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Patterns of stress coping and depression among patients with head and neck cancer: A Japanese cross‐sectional study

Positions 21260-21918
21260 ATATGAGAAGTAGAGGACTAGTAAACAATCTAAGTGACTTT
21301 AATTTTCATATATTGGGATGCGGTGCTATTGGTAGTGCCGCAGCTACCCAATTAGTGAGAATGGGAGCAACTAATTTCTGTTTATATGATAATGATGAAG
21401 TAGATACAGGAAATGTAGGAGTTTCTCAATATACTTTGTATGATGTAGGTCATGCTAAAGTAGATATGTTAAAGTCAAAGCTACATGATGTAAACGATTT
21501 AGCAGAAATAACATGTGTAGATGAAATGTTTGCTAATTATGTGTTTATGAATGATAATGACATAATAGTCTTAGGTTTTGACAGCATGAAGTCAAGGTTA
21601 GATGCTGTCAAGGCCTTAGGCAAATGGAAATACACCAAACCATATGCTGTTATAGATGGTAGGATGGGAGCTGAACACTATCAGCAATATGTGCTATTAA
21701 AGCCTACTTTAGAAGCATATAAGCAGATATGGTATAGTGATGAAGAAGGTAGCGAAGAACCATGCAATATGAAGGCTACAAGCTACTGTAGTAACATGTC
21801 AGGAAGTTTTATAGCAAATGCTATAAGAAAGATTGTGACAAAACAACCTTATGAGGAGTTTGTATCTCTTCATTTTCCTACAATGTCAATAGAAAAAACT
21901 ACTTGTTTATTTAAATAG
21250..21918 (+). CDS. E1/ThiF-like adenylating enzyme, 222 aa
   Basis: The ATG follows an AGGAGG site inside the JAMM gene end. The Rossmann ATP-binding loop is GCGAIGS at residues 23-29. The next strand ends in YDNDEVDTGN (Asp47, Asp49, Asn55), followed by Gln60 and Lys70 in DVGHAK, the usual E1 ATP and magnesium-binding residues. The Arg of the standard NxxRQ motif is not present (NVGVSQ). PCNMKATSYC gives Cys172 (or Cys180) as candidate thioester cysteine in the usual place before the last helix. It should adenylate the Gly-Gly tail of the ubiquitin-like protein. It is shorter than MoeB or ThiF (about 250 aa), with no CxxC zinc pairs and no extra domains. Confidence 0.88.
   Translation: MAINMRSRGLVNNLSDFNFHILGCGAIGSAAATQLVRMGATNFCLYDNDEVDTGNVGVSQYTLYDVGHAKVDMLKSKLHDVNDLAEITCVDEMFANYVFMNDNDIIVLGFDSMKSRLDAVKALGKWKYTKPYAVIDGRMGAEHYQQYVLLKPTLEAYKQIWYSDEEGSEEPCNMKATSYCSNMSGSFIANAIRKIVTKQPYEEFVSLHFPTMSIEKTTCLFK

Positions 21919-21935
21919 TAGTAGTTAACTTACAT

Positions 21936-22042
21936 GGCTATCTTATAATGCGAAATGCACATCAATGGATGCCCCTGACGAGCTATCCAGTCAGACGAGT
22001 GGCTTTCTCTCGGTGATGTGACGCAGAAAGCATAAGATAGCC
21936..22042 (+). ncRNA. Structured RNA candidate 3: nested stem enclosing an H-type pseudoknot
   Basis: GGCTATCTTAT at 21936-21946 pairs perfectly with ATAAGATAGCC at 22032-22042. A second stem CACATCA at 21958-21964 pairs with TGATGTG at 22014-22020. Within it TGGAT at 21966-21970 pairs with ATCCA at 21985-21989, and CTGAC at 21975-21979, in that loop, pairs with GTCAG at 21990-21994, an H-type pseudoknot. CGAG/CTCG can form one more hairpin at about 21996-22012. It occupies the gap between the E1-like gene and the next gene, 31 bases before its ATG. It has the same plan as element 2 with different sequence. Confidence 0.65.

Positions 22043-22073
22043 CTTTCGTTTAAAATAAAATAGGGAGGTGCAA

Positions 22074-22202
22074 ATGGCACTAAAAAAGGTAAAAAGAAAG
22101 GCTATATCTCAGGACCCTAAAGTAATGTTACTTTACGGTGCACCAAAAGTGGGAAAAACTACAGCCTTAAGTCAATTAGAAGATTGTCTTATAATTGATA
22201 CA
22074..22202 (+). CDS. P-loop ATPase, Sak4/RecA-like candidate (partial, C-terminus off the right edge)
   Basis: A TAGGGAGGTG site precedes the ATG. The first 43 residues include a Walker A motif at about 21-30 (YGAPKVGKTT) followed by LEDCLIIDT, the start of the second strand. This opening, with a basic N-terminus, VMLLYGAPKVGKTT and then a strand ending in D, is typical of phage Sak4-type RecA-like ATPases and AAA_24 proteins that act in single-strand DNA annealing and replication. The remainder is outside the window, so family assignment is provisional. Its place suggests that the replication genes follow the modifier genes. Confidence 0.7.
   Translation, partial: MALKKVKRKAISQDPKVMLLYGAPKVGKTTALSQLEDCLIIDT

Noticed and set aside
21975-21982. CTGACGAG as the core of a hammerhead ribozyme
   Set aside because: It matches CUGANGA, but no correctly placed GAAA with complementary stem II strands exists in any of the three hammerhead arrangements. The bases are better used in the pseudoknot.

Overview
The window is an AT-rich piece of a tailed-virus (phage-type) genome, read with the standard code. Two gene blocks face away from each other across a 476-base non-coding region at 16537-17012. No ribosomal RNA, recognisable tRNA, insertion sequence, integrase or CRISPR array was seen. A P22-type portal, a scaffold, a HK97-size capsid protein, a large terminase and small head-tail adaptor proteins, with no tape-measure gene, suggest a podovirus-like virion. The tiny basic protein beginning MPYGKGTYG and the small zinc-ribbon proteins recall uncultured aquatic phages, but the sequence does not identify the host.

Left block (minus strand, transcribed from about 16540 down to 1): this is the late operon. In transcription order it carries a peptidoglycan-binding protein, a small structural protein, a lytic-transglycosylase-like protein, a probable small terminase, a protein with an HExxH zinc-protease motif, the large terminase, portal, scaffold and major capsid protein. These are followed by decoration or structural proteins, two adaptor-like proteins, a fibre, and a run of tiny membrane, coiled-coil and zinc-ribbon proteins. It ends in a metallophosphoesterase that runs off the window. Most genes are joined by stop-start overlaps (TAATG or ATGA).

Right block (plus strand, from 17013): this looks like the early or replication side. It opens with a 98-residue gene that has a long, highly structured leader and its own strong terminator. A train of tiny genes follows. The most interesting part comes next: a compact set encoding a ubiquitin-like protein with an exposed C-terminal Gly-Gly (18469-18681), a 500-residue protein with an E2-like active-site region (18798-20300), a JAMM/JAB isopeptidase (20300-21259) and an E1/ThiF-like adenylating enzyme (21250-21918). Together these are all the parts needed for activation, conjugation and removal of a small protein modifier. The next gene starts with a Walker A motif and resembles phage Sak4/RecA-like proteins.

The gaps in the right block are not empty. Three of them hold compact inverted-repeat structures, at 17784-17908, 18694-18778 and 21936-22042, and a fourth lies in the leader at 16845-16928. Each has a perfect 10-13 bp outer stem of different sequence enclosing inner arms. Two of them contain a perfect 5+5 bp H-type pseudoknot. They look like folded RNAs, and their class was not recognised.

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Objective Patients with head and neck cancer (HNC) experience many stressful problems with breathing, eating, swallowing, and/or speaking. The aim of this study was to (a) identify the clusters of HNC patients based on their stress coping strategies and (b) evaluate the differences in clinical data and depression among the identified HNC patients' coping clusters. Methods We conducted a single‐center, cross‐sectional study with self‐completed questionnaires for patients with HNC between April and August 2013. We measured stress coping (an abbreviated version of the COPE Inventory: Brief COPE) and depression (the Japanese version of the Beck Depression Inventory‐II: BDI‐II). Results Of the 116 patients who completed all the questionnaires, 81 (69.8%) participants were 60 to 79 years old and 105 (90.5%) were men. Cluster analysis based on the standardized z score of Brief COPE showed that patients were classified into 3 clusters, labeled “dependent coping,” “problem‐focused coping,” and “resigned coping.” The ANOVA revealed that depression (BDI score) was significantly higher in the dependent‐coping cluster compared with the problem‐focused coping. Conclusions This study indicates that patients with a dependent‐coping pattern may account for the largest HNC population and are likely to suffer from depression. Dependent coping includes smoking, drinking, seeking support, or engaging self‐distraction. In the future, we should develop psychological intervention programs focused on coping strategies and enhancement of the support system for patients with HNC.